The Obama campaign is making a bet: that in these last two weeks, it is the ground game that matters most, because there are more registered Democrats than they are registered Republicans, and the key for Obama is turnout, not ideological conversion (as it has been for Romney). This is why Obama leads in field offices in key battleground states. Both campaigns acknowledge that the Democrats will dominate in this ground game.

And so, in this final stretch, it will be two great partisan armies getting the vote out in the battleground states that will determine the final outcome. The artificial high that Obama was riding through the summer, as Mitt Romney was still battling his compatriots during the primaries, was vitiated as soon as Romney took the national stage and glided back to the ideological center. On the other hand, whatever momentum Romney has today will not easily pierce the Democratic firewall in Michigan and Pennsylvania.

This means that silly season in American elections is in full swing. To get the vote, both sides must claim that Armageddon would arrive if one or the other candidate wins. Scare tactics, mud-slinging, and even a Donald Trump surprise are intended to rile people up and get them to the ballot box, or make them so disillusioned that they fail to turn out for their candidate. It is a quadrennial irony we face that everything that is wrong about American democracy is on full, unvarnished display at the same time that citizens prepare to perform one of their greatest acts in a democracy. The good news is this will all be over in two weeks.

Wednesday, October 17, 2012

On the Second Presidential Debate

The second presidential debate tells us about the candidates' readings of their own campaigns. Both Romney and Obama were fighting for air time, trying to break out of the impasse of "he-said-she-said."

Women were mentioned about 30 times in the debate, because Romney knew that he had to close the gender hap. Obama joined in on the China bashing, because Romney has started to gain traction with workers in Ohio with his attacks on China's trade violations.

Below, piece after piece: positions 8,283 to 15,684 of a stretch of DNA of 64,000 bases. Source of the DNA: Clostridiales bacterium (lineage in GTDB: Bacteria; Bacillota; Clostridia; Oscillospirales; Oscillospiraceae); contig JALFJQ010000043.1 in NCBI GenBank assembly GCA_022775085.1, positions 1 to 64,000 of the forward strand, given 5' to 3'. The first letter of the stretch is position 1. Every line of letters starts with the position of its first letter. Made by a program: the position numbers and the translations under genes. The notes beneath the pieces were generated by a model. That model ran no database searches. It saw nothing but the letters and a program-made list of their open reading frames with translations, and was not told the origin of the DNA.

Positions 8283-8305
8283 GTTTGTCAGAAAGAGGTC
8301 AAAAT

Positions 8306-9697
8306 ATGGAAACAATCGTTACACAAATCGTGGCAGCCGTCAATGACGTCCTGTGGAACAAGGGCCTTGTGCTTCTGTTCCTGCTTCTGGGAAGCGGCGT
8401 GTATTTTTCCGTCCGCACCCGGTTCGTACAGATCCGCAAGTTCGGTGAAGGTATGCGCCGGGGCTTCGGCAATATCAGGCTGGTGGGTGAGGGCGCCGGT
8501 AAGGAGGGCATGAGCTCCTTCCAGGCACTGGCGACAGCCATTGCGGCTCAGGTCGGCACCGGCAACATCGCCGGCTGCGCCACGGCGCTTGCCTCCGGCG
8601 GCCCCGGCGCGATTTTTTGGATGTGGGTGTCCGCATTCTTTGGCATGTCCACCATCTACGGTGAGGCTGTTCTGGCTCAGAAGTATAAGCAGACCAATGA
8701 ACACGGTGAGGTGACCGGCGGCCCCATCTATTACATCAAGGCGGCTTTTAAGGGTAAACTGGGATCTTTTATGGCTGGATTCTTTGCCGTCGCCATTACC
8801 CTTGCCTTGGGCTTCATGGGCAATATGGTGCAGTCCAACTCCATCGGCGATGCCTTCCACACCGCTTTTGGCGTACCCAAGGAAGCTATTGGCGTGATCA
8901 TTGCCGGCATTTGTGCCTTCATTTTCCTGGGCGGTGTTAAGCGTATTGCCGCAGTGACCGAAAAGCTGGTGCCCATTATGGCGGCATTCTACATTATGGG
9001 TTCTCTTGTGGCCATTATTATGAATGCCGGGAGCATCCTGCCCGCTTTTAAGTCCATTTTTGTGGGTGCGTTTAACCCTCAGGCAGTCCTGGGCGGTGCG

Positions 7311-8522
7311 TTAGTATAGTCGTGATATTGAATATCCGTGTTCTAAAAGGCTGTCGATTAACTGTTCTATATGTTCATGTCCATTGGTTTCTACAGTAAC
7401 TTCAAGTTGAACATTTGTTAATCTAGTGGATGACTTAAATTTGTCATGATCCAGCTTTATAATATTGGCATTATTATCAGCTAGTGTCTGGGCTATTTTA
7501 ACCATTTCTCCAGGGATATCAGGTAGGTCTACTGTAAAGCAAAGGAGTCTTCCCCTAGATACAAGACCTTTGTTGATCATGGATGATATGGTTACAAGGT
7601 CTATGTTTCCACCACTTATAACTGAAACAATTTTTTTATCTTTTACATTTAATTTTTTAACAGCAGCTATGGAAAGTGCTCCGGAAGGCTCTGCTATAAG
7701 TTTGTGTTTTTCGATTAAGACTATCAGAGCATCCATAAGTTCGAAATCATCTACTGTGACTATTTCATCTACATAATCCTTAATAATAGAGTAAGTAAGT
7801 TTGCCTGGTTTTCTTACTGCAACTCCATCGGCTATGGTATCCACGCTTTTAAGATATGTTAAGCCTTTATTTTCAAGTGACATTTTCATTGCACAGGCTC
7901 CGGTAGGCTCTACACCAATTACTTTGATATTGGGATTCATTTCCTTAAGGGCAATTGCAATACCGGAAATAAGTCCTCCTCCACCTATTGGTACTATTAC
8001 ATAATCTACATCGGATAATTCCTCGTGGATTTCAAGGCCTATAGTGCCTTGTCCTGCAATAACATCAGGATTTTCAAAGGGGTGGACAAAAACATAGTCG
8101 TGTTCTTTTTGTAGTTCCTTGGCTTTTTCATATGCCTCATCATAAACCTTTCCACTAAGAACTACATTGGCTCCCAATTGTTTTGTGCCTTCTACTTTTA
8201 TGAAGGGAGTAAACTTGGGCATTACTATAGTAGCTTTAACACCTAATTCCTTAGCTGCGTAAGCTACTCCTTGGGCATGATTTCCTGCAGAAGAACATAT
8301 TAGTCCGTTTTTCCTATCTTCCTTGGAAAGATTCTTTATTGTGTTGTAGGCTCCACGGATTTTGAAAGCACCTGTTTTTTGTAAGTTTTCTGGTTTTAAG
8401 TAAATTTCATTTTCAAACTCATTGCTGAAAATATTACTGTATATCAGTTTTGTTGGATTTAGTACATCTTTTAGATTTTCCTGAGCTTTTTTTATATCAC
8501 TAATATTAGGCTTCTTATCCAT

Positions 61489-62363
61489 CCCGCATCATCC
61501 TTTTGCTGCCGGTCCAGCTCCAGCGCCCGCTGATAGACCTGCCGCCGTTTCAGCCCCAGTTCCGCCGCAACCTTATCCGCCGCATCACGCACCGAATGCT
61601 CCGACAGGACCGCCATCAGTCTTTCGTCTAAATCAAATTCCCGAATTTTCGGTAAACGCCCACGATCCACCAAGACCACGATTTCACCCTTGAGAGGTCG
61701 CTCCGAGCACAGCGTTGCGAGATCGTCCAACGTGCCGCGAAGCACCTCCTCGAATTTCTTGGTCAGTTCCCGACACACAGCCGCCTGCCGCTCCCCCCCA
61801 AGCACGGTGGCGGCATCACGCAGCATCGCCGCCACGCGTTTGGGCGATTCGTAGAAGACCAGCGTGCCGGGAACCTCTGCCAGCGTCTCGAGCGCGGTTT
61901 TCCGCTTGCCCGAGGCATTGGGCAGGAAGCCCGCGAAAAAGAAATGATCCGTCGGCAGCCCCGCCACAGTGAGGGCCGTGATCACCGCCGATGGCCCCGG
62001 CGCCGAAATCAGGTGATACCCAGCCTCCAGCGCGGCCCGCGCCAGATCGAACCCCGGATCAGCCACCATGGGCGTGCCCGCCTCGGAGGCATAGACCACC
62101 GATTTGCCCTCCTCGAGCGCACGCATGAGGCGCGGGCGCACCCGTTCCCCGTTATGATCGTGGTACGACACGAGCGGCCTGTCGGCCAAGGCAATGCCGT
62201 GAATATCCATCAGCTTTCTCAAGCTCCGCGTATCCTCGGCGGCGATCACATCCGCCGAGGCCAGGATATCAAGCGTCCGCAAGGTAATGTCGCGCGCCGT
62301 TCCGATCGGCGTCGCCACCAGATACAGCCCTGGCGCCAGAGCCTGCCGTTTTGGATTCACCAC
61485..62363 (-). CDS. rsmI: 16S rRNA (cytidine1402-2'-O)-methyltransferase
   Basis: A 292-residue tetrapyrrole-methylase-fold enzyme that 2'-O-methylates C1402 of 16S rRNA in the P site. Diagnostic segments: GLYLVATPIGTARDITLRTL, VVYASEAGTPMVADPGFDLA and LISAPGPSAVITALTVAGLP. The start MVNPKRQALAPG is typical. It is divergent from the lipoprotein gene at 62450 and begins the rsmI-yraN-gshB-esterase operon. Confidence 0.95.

Obama knew that he had to deflate the Libya story, so he took full responsibility for what happened in Benghazi, even though Secretary Clinton had given him an out. Obama's taking offense at Romney's charges would not have gained him any Republican converts, but they are likely to have a net positive impact on undecided voters, who are usually willing to give the benefit of the doubt to the Commander-in-Chief, because nobody has access to intelligence information the way the president does. The good news for Obama is that the next debate, on foreign policy, will shield him from his weakest link, the economy.

Where Romney will continue to have the benefit of the doubt is his proposed handling of the economy. His strongest moment in the second debate was when he pulled up statistics on the number of people unemployed, on food stamps, the size of the national debt, etc. This was Republican version of Bill Clinton's "arithmetic" speech. Obama tried to characterize Romney's economic plan as a "sketchy deal." The problem is that he doesn't exactly start off with a whole lot of credibility.

Emboldened by his last debate performance, Romney might have been too enthusiastic in the second debate. At times, he may have been snarkier than he should have been. Undecided voters, who already don't like negativity, would not have liked Romney's smack-down of Obama. ("That wasn't a question; that was a statement.")